Q: “How do I improve my corner entry speed?”

A: There’s a difference between anticipating and expecting something to happen, and often corner entry speed is dictated by our expectations – we expect the car to do something that we don’t like or want! It’s okay to anticipate that happening, but if you expect it to happen, you’re likely to over-slow for the corner.

It sounds like there’s a fine line between anticipating and expecting, but it’s important to know – and use – this difference. Picture Helio Castroneves turning into Turn 1 at Indianapolis Motor Speedway. If he expects that his car is going to understeer just after the initial turn-in, he’s going to ease out of the throttle just slightly. But he doesn’t do that. Instead, he turns in and then deals with what the car is doing. Sure, in the back of his mind, he knows that it’s possible that his car will understeer, so he’s ready in case it does. But he doesn’t lift – he turns in flat, senses what the car is doing, and makes adjustments, if needed.

Okay, you might not be asking about Turn 1 at Indy, but same thing applies to any and all corners. The fastest drivers know what’s possible for the car to do after the initial turn-in, but they don’t expect it.

That’s the answer to your question from a mental game perspective, so now let’s look at it from the driving-technique side.

What slows you down and makes your corner entry speed too slow? Brakes! So, begin by braking lighter. Yes, I know, driving fast is all about braking late and hard for corners, right? Not always. In fact, less often than you might think.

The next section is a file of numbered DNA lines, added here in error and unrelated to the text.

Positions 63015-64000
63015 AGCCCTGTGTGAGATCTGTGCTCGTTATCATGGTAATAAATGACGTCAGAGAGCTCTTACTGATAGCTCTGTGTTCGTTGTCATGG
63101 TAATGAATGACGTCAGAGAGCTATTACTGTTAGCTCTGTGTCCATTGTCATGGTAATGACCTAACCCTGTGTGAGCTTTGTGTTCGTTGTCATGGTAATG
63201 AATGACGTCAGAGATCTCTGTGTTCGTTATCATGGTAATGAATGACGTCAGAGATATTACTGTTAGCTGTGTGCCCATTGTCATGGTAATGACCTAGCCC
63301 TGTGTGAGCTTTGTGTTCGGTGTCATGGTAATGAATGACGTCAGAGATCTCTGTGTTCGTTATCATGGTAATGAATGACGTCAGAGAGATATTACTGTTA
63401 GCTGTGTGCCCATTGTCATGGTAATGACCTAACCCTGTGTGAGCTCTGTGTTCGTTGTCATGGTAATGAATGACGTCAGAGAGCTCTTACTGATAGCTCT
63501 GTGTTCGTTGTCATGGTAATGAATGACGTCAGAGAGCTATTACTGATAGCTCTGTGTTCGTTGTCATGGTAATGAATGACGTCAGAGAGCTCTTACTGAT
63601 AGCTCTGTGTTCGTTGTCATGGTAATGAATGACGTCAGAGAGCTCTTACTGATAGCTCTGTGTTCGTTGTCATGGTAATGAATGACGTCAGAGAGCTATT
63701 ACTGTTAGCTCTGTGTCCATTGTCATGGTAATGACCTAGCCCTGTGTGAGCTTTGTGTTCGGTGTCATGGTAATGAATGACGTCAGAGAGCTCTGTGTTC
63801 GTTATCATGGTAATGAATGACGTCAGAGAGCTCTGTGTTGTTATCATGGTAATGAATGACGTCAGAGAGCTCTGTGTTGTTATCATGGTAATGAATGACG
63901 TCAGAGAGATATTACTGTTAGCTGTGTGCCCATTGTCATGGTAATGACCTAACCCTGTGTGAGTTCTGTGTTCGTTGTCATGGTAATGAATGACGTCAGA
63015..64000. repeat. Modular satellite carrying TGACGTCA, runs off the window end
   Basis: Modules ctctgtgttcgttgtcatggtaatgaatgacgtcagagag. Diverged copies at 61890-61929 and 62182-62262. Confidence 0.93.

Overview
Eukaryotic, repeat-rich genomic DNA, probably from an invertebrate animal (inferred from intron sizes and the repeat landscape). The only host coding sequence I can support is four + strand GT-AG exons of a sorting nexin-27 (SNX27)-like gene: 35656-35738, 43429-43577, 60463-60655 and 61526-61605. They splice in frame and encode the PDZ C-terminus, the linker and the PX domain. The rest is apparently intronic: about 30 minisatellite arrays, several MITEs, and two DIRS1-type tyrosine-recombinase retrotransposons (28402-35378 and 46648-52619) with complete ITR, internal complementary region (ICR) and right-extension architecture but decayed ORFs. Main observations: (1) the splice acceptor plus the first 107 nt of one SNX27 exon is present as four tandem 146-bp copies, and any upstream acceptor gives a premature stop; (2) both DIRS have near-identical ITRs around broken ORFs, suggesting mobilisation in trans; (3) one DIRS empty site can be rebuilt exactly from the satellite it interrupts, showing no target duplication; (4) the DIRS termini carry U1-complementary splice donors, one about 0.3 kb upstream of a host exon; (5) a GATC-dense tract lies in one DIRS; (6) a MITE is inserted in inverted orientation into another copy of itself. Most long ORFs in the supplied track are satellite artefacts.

As you approach a corner that you want to increase entry speed for, first look into the corner, for the End-of-Braking (EoB). It’s not some exact spot, but it’s usually beyond the turn-in point, somewhere between there and the apex. By looking into the area, you’re planning ahead. (Remember, the EoB is no different from approaching a red light on a highway; you don’t focus on where you’re going to begin braking, but instead you focus on where you need to be stopped, and you manage your braking from that end point).

Begin braking (your BoB, Begin-of-Braking) where you usually do. But this time, brake slightly lighter. If you used a “9” pedal (a “10” is maximum braking, or threshold braking) in the past, use a “8” pedal this time. As you get to the turn-in point, begin to slowly and deliberately release the brakes with the intention of carrying just one or two MPH more entry speed. You can anticipate that the car might do something – likely understeer a bit – but you don’t have to expect it. With this approach to using slightly lighter braking, looking further into the corner towards the EoB, and being smooth with the brake release, your car will have more grip than in the past when you had it standing up on its nose from all the hard braking. With the car more balanced, it’ll have more overall grip, and you’re likely to find that the extra speed is easy to manage. In fact, it may tell you that you could carry even more speed on the next lap. If so, take the same approach: use a “7” pedal, look into the EoB, release the brakes smoothly as you turn in.

At some point, you will reach the limit and begin to carry too much speed into the corner. How do you know? First, if your entry speed causes you to delay getting back to throttle exiting the corner, you probably went too far. If you’re carrying so much entry speed that it’s hard to get the car to turn towards the apex, you may be entering too fast; or you may just have to change the timing and rate of release of the brakes to help you rotate the car.

Ultimately, once your corner entry speed is up and fine-tuned, you may want to compress your brake zone – move your BoB in a car length or two, and brake harder (take it up one level, from a “7” to a “8,” or “8 to a “9”). By doing so, you extend the length of the straightaway a little, and keep your corner entry speed up. However, you may find that this approach is not as fast as braking a little lighter because the car is not as well balanced. Try it and see.

Again, it’s okay to anticipate and be prepared for what the car might do, but don’t expect it. Drive it into the corner and learn what it does, then manage it in a calm manner.